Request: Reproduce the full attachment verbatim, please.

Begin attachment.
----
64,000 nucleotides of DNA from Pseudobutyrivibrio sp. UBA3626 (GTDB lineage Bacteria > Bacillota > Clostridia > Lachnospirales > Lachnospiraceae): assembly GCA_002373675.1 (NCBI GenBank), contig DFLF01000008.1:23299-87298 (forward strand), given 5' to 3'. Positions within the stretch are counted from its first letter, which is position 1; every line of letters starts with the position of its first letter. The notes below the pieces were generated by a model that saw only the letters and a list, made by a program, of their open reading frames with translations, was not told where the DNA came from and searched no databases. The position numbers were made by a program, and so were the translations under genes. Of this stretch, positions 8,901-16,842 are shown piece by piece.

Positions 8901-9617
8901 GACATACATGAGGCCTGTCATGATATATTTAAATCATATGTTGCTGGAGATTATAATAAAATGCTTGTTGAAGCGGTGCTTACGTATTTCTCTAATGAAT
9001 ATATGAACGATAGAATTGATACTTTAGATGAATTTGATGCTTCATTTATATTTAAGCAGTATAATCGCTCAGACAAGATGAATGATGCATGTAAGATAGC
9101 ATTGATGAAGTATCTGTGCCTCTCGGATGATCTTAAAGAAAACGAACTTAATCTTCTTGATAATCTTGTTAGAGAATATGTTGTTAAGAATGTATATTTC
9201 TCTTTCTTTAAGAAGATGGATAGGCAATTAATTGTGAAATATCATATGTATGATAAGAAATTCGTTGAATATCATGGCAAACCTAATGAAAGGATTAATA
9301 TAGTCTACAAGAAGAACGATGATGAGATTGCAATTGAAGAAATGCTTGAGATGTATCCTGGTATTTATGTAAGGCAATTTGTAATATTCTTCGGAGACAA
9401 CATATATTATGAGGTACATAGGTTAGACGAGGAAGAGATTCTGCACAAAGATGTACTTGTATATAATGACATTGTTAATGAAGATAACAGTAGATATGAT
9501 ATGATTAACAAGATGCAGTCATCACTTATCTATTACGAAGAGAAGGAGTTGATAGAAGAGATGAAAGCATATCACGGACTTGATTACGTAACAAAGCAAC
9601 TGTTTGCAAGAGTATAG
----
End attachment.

64,000 nucleotides of DNA from Pseudobutyrivibrio sp. UBA3626 (GTDB lineage Bacteria > Bacillota > Clostridia > Lachnospirales > Lachnospiraceae): assembly GCA_002373675.1 (NCBI GenBank), contig DFLF01000008.1:23299-87298 (forward strand), given 5' to 3'. Positions within the stretch are counted from its first letter, which is position 1; every line of letters starts with the position of its first letter. The notes below the pieces were generated by a model that saw only the letters and a list, made by a program, of their open reading frames with translations, was not told where the DNA came from and searched no databases. The position numbers were made by a program, and so were the translations under genes. Of this stretch, positions 8,901-16,842 are shown piece by piece.

Positions 8901-9617
8901 GACATACATGAGGCCTGTCATGATATATTTAAATCATATGTTGCTGGAGATTATAATAAAATGCTTGTTGAAGCGGTGCTTACGTATTTCTCTAATGAAT
9001 ATATGAACGATAGAATTGATACTTTAGATGAATTTGATGCTTCATTTATATTTAAGCAGTATAATCGCTCAGACAAGATGAATGATGCATGTAAGATAGC
9101 ATTGATGAAGTATCTGTGCCTCTCGGATGATCTTAAAGAAAACGAACTTAATCTTCTTGATAATCTTGTTAGAGAATATGTTGTTAAGAATGTATATTTC
9201 TCTTTCTTTAAGAAGATGGATAGGCAATTAATTGTGAAATATCATATGTATGATAAGAAATTCGTTGAATATCATGGCAAACCTAATGAAAGGATTAATA
9301 TAGTCTACAAGAAGAACGATGATGAGATTGCAATTGAAGAAATGCTTGAGATGTATCCTGGTATTTATGTAAGGCAATTTGTAATATTCTTCGGAGACAA
9401 CATATATTATGAGGTACATAGGTTAGACGAGGAAGAGATTCTGCACAAAGATGTACTTGTATATAATGACATTGTTAATGAAGATAACAGTAGATATGAT
9501 ATGATTAACAAGATGCAGTCATCACTTATCTATTACGAAGAGAAGGAGTTGATAGAAGAGATGAAAGCATATCACGGACTTGATTACGTAACAAAGCAAC
9601 TGTTTGCAAGAGTATAG